My method for demonstrating these predictable sentence problems is to use simplified sentences that illustrate the problem and solution clearly and to conclude with some long sentences in which the problem is almost hidden. Additional practice and explanation can be found on the Internet which lists hundreds of thousands of Web sites dealing with the topic.
Question: What are “misplaced modifiers” and how do I correct them?
Answer: Like dangling modifiers, misplaced modifiers are often funny. “She walked the dog wearing a short skirt.”
Solution: Is the dog wearing a short skirt? No. “She” is. Put the modifier, “...wearing a short skirt,” next to the person to whom it belongs. “Wearing a short skirt, she walked the dog.” [Of course, I’m way off base if the person writing this sentence had a dog who wore a short skirt.]
Want some more examples? Below are three additional examples from Warriner’s English Grammar and Composition, p. 304.
Misplaced modifier: “The company now runs a late bus for skiers leaving at 6:15.” Who or what is leaving at 6:15? The bus.
Corrected: “For skiers, the company now runs a late bus leaving at 6:15.” Put the modifier, “…leaving at 6:15…” next to word it modifies, “a late bus.”
Misplaced modifier: “One of the observers sighted a plane through binoculars that she could not identify.” Sounds as if she could not identify the binoculars, but it was the plane she could not identify.
Corrected: Put “that she could not identify” next to “…a plane….” Through binoculars, one of the observers sighted a plane that she could not identify.”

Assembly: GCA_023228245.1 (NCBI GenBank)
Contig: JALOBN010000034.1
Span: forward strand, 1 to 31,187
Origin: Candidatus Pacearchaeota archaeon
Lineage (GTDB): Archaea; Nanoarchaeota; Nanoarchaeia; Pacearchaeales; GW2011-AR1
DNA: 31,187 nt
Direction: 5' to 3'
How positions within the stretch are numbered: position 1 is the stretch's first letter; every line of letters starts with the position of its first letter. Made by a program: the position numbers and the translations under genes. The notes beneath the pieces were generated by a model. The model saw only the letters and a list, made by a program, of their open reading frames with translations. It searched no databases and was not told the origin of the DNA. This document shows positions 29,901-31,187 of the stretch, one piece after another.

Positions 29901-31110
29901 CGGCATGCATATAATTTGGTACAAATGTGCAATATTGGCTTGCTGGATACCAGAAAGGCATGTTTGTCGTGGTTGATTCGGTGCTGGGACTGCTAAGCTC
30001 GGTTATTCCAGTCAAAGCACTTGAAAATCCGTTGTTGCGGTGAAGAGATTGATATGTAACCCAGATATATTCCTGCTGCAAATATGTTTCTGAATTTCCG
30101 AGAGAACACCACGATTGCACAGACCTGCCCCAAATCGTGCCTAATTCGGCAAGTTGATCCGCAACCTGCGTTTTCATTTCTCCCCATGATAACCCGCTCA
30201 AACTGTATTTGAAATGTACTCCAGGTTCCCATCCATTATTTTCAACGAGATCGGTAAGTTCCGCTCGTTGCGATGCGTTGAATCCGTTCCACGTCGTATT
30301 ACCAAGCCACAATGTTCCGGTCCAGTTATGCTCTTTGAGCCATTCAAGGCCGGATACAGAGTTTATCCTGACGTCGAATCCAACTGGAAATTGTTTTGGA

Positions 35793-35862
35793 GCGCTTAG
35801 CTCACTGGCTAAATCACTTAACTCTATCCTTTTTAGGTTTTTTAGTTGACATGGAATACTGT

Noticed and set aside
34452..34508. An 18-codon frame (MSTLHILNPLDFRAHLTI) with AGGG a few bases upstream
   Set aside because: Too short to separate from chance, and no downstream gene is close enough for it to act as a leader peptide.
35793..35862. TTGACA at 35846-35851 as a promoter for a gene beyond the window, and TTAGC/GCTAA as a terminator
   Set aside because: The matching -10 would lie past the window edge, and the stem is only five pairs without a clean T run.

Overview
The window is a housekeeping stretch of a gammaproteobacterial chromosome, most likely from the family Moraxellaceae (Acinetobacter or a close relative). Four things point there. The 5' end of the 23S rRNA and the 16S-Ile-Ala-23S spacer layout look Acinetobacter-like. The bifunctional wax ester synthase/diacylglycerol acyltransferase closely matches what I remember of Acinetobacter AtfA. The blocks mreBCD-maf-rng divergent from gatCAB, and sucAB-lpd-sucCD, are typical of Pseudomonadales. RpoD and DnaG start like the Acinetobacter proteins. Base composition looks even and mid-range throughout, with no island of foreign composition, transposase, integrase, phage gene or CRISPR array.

Misplaced modifier: “The mystery has been solved after ten years of the missing portrait.” The “mystery” is about the “…missing portrait.”
Corrected: “The mystery of the missing portrait has been solved after ten years.”
Rule for misplaced modifiers: place the modifier as close as possible to the word it modifies.
Again, readers will be able to figure out the meaning of a sentences with a misplaced modifier, but will be distracted for a moment as they try to make sense of what belongs to what in the sentence.
Below are some longer examples of misplaced modifiers, more difficult to recognize than in short sentences. These examples are from Warriner’s English Grammar and Composition, 1986.
Misplaced modifier: “The big schooner was steered through the channel by a daring skipper without running lights or motor about midnight.” p. 304. The “skipper” is not without “running lights or motor.”
Corrected: “About midnight, the daring skipper steered the big schooner without lights or motor through the channel.” [Note: I also changed the passive to active.]
Misplaced modifier: “Detectives narrowed down the number of the houses where the robbers might strike by deduction.” p. 307. Who is using “deduction?” The detective are.
Corrected: “By deduction, detectives narrowed down the number of the houses where the robbers might strike.”
For more practice, type “misplaced modifiers” in the Google search engine and you will find 193,000 Web sites dealing with that problem.
Next: parallel structure. Following that topic, I will suggest how to help you identify these problems in your own writing.
All the best. RayS.